Kyler Kozacek, DO, Michael Abdo, MD, Caleb Hudspath, DO, Tudor Oroian, MD, Pedro Manibusan, DO, MBA, Franklin Goldwire, MD
Tripler Army Medical Center, Honolulu, HI
Introduction: Juvenile Polyposis Syndrome (JPS) is characterized by the development of numerous hamartomatous polyps in the GI tract, increasing individuals’ risk of colorectal and gastric cancer by as much as 68% by age 60. These odds are further compounded by the syndrome’s autosomal dominant (AD) mode of inheritance, placing children at a 50% risk of transmission from an affected parent. Bone Morphogenic Protein Receptor type-1A (BMPR1A) genes located on chromosome 10q22-23 are strongly associated with JPS, with nearly 60% of cases testing positive for the mutation. Effects of this anomaly cascade down the transforming growth factor-beta (TGF-beta) pathway, resulting in patients developing tens to hundreds of polyps within their lifetime, often by the first decade. Mutations in SMAD4 proteins can also lead to JPS and Hereditary Hemorrhagic Telangiectasia (HHT) as they are also vital in TGF-beta signaling. JPS is clinically diagnosed by the absence of other hamartomatous polyposis syndromes (eg, Peutz-Jeghers or Cowden) and the presence of either >5 juvenile polyps in the colorectum, multiple juvenile polyps elsewhere in GI tract, or any polyps with a family history of juvenile polyps.
Case Description/Methods: A 41-year-old female with intermittent IBS symptoms presented for colon cancer screening. Two years earlier, the patient’s mother had been diagnosed at age 64 with multiple juvenile colon polyps and colon cancer testing positive for BMPR1A gene mutation. Patient’s initial colonoscopy revealed multiple 3-4cm irregularly shaped pedunculated polyps, many less than 1cm and an irregularly shaped mass in the mid-ascending colon. The mass was circumferential, broad-based at 4-5cm and nearly completely obstructing. Polyps removed revealed tubular adenomas and tubular villous adenomas. Though none of these were documented as juvenile polyps, the patient did test positive for BMPR1A mutation suggestive of JPS. The patient was referred to general surgery for resection of the mass and upper endoscopy.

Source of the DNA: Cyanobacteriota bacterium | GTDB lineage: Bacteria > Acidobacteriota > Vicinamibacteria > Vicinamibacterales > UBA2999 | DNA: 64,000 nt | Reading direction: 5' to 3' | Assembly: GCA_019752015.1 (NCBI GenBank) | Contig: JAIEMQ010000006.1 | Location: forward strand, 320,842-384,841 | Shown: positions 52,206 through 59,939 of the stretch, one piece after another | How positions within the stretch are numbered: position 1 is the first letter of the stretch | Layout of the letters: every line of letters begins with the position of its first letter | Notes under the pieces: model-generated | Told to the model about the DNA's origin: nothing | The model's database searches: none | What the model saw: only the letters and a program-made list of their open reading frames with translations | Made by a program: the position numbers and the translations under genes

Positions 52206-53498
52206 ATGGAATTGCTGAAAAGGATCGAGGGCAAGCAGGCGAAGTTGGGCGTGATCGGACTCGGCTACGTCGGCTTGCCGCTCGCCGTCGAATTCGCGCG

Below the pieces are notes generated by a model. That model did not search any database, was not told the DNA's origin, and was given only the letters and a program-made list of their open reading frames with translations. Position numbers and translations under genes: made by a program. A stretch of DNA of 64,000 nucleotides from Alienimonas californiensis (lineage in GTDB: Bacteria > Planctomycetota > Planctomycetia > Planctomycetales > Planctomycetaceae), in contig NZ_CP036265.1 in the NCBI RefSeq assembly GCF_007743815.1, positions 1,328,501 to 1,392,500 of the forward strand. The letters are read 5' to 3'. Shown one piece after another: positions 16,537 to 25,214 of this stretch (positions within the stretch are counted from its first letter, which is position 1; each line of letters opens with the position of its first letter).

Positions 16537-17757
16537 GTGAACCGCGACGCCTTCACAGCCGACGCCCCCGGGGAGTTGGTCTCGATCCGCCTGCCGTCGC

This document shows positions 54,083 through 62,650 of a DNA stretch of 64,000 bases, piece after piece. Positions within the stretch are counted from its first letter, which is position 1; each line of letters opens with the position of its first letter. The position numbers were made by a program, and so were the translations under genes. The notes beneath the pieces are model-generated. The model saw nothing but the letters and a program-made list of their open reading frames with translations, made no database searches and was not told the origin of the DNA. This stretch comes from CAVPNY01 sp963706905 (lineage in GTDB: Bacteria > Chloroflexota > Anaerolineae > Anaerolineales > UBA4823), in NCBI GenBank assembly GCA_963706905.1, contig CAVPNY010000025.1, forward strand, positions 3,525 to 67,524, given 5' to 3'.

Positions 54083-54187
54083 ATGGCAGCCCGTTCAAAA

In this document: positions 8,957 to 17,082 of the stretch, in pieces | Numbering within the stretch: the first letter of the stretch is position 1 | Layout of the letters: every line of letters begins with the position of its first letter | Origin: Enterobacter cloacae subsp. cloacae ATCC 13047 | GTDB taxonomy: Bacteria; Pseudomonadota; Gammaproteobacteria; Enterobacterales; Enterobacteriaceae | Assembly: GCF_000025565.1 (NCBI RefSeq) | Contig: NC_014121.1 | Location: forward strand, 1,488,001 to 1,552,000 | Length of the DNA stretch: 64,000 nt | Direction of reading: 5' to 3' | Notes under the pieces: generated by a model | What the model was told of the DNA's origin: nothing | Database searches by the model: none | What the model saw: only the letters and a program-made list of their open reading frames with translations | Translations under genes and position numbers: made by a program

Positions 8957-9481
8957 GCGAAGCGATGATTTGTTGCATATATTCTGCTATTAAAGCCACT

Discussion: JPS is a rare polyposis syndrome with AD inheritance. In at-risk patients, it is imperative that genetic testing be performed to determine appropriate cancer screening. Testing should include both SMAD4 and BMPR1A gene mutations, with positive SMAD4 mutations undergoing evaluation for HHT. Current guidelines recommend screening the stomach and colon early, as the length of time to diagnosis remains the single most influenceable and impacting factor in the outcomes of patients and their families.
Citation: Kyler Kozacek, DO, Michael Abdo, MD, Caleb Hudspath, DO, Tudor Oroian, MD, Pedro Manibusan, DO, MBA, Franklin Goldwire, MD. P0245 - CANCER WITHIN THE FAMILY TREE: THE RISKS, DIAGNOSIS, AND TREATMENT OF JUVENILE POLYPOSIS SYNDROME. Program No. P0245. ACG 2019 Annual Scientific Meeting Abstracts. San Antonio, Texas: American College of Gastroenterology.